REVIEW: AQUAMAN Not Quite a Sea Change, But Definitely a Course Correction

Aquaman (dir. James Wan) is perhaps one of the biggest surprises of the year. For one thing, the DC superhero movie franchise — or DCEU, or Worlds of DC, or whatever you want to call it — has been at best inconsistent with audiences and critics. (Frankly I like a lot of those movies better than most, but that’s a discussion for another time.) Add that to the fact that Aquaman as a character has, fairly or not, mostly been a punchline for the last several decades, and it is understandable why some might be eager to write off a big budget, live action movie starring the character. And yet, I am here to tell you that, despite any assumptions one might have based on the character or the franchise, Aquaman is a charming and exciting adventure movie.

As a longtime reader of DC comics, I think it’s fair to count myself as an Aquaman fan. I’ve always found him to be a welcome addition to most Justice League stories, and when I was younger I enjoyed his solo book written by Peter David in the 1990s (which resisted the familiar jokes/parodies of the character with some very ’90s aesthetic changes). In fact, I’d say that a good bit of the aesthetic for the film version of the character, if not the world he inhabits, can be traced back to those ’90s comics. That said, I haven’t really kept up with his comics in recent years, aside from the occasional crossover. You might say I’m an Aquaman enthusiast, but by no means an expert.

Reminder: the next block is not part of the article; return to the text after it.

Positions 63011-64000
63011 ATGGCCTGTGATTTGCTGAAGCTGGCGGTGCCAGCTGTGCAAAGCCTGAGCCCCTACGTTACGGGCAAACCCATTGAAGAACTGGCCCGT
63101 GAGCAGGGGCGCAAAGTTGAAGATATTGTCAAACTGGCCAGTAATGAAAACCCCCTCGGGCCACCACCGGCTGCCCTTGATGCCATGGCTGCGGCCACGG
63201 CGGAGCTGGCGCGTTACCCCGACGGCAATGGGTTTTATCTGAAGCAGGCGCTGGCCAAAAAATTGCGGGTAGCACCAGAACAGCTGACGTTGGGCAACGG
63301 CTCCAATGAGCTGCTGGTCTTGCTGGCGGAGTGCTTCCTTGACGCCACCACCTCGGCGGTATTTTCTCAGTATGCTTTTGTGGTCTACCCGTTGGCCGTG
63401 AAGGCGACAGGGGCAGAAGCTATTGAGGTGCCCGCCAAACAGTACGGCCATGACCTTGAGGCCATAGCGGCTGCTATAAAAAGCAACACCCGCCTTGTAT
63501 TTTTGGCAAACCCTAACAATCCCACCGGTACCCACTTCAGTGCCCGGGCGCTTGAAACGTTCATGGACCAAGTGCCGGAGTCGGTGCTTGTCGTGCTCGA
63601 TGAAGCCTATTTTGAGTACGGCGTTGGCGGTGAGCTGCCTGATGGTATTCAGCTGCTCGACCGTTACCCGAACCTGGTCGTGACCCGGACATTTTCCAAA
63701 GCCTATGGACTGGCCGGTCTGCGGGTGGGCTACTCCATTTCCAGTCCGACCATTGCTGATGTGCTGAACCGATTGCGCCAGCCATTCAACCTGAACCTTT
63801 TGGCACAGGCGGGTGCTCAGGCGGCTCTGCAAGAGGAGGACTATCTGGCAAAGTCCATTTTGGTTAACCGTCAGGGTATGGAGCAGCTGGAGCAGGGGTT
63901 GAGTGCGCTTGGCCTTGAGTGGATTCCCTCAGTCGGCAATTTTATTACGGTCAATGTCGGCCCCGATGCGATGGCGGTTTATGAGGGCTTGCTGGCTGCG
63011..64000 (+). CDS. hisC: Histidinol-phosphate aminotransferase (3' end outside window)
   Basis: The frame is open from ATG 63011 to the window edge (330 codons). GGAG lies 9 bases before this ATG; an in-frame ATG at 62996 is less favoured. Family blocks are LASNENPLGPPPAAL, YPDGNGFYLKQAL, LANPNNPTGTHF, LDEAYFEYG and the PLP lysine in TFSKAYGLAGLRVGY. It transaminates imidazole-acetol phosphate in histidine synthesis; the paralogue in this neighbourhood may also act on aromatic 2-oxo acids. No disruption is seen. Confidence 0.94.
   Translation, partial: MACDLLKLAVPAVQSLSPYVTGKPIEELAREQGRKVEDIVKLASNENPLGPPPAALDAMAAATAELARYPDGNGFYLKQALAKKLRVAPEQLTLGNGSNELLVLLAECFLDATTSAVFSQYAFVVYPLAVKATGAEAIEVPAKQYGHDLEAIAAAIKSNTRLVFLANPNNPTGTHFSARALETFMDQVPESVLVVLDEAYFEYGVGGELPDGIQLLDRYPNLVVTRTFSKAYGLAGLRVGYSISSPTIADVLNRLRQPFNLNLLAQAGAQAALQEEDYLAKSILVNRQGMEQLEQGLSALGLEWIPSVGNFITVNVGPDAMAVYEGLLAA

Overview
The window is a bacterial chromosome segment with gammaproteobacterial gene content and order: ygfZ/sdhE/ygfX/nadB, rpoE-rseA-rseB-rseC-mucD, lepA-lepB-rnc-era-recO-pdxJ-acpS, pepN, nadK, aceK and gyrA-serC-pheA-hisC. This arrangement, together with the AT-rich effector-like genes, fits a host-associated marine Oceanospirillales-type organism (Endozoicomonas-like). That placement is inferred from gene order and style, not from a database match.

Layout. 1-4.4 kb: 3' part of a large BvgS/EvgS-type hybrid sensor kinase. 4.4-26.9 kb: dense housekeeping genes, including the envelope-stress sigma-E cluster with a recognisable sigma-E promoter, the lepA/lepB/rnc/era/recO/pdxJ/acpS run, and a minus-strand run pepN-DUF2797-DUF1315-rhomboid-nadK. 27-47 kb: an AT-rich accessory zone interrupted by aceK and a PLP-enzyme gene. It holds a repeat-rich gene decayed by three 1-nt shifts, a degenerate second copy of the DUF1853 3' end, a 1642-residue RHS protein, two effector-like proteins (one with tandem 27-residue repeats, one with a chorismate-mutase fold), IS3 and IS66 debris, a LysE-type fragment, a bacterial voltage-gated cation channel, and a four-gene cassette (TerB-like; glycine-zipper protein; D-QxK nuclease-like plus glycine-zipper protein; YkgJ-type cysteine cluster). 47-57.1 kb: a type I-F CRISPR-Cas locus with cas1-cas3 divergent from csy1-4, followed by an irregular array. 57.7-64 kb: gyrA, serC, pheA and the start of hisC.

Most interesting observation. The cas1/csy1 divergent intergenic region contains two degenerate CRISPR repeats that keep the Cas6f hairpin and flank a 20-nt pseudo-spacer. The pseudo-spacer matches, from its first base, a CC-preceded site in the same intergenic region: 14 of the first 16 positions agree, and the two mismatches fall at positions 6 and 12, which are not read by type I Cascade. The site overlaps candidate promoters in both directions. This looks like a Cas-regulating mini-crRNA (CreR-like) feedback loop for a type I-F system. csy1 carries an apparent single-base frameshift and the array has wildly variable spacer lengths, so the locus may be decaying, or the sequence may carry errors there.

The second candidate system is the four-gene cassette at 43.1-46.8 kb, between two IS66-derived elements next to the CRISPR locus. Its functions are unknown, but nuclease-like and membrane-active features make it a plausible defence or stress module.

This is the Aquaman I grew up with. The only way he could be more ’90s is if they found a way to fit some pouches on those wetsuit pants. (Cover by Martin Egeland & Howard M. Shum)

Coming at the film from that perspective, I can say that the film version of Aquaman has plenty to offer both viewers familiar with the character and those who have no prior knowledge. To that end, the screenplay by David Leslie Johnson-McGoldrick and Will Beall is fairly effective at balancing world-building with character moments and action set pieces. Certainly there is plenty of exposition introducing viewers to the history, politics, and culture of Atlantis, but it is almost always in the service of moving the narrative forward rather than bogging it down. The Atlantis of the film is a place that in both design and description suggests all sorts of backstory and mythology that inform the characters’ beliefs and motivations, while also suggesting plenty of material for future storytelling opportunities.